July 1, 2005

Nigerian sister who helps refugees adjust
to life in United States becomes citizen

By Sean Gallagher

As one of our country’s newest citizens, Sister Loretto Emenogu, a member of the Daughters of Mary, Mother of Mercy, will celebrate Independence Day with special enthusiasm.

Sister Loretto, who ministers through the archdiocese’s Catholic Social Services to foreign refugees resettled in Indianapolis, arrived in the United States in 1992 from her home in Nigeria.

Her religious community, based in her home country, sent her here to study health care administration and non-profit management.

Sister Loretto was granted permanent resident status in 1998. On June 23 in Indianapolis, she was sworn in as a U.S. citizen.

Sister Loretto continues to hold citizenship in Nigeria as well.

She praised the country that she now calls home.

“America is very, very generous,” she said. “America is such a godly country. America has a large open door for people to come in and have life and have it in abundance.”

Sister Loretto has generously served others wherever she has gone in the United States. While a student at the Jesuit-run Regis University in Denver, she counseled freshmen students and ministered to women just released from jail who suffered from substance abuse and AIDS. Later, in Miami, she worked with the international aid agency Food for the Poor.

And now in Indianapolis she is
helping people resettled in America from war-torn countries. In particular, Sister Loretto helps them adjust to American culture and laws.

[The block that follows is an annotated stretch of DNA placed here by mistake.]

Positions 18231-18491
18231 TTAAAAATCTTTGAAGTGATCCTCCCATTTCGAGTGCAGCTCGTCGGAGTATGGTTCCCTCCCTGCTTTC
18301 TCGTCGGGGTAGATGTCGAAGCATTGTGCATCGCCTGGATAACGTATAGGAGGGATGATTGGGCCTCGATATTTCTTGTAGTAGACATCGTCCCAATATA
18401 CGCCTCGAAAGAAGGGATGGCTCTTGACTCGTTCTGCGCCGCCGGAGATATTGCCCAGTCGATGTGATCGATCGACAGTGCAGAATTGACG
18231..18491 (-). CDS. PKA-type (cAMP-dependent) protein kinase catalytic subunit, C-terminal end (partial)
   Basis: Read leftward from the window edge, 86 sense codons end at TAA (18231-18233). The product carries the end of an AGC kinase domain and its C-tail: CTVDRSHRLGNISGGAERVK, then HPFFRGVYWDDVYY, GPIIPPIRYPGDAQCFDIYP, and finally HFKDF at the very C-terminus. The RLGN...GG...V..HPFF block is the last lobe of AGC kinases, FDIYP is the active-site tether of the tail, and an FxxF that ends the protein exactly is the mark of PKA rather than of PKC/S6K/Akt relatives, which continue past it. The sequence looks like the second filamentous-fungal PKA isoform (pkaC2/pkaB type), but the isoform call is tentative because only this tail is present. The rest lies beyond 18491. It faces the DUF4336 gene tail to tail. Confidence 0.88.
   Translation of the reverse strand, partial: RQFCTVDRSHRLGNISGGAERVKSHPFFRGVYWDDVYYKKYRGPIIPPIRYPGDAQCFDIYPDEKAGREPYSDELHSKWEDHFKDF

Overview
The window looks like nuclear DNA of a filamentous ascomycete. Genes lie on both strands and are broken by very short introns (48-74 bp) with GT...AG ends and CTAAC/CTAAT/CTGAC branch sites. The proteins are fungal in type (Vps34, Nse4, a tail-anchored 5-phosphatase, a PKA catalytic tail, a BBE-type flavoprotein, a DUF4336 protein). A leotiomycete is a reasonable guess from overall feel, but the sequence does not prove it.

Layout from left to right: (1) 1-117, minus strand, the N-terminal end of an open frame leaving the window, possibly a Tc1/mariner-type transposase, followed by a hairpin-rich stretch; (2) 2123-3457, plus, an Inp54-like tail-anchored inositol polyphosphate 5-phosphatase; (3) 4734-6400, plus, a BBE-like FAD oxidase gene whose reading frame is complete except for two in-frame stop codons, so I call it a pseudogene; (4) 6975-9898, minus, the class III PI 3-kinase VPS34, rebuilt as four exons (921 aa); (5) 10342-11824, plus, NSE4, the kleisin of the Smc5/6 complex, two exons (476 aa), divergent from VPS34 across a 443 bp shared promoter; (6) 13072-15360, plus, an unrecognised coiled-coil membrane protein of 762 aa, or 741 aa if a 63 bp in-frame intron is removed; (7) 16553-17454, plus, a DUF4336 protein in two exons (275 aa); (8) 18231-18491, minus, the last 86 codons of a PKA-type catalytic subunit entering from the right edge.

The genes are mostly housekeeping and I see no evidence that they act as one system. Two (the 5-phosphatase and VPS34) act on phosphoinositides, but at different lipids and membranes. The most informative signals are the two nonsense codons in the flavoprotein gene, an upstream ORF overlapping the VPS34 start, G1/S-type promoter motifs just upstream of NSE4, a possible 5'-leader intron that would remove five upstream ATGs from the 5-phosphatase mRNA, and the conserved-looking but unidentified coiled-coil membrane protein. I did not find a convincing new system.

The friends she made in the United States over the years encouraged her to remain here and become a citizen.

Sister Loretto described how Jesuit Father Michael Sharan, the president of Regis University when she was a student there, referred to a blue habit she sometimes wears and said to her “ ‘Blue nun, you’re not going back. We need you here in America.’ ”

She also recalled how the Denver-based federal judge who approved her permanent residence status told her,
“ ‘Sister, we need you here in the [United] States. You don’t need to go back. I will be here to swear you in in Denver as a citizen.’ ”

While her citizenship swearing in ceremony happened in Indianapolis and not in Denver, Sister Loretto was happy to become an American citizen and hopes to live out in the United States the ideals of the founder of her order to “radiate the presence of God” and to “empty [myself] out for the people.”

This spiritual mission of her life in America led Sister Loretto to turn her thoughts to a higher citizenship when she was at the federal courthouse on June 23 in Indianapolis.

“There were more spiritual thoughts inside of me than just the physical,” she said. “If I die today, will I be a real citizen of heaven?”

Sister Loretto came to the conclusion that her life and ministry in her new home in America will help her to ultimately be welcomed as a citizen of the kingdom of heaven. †


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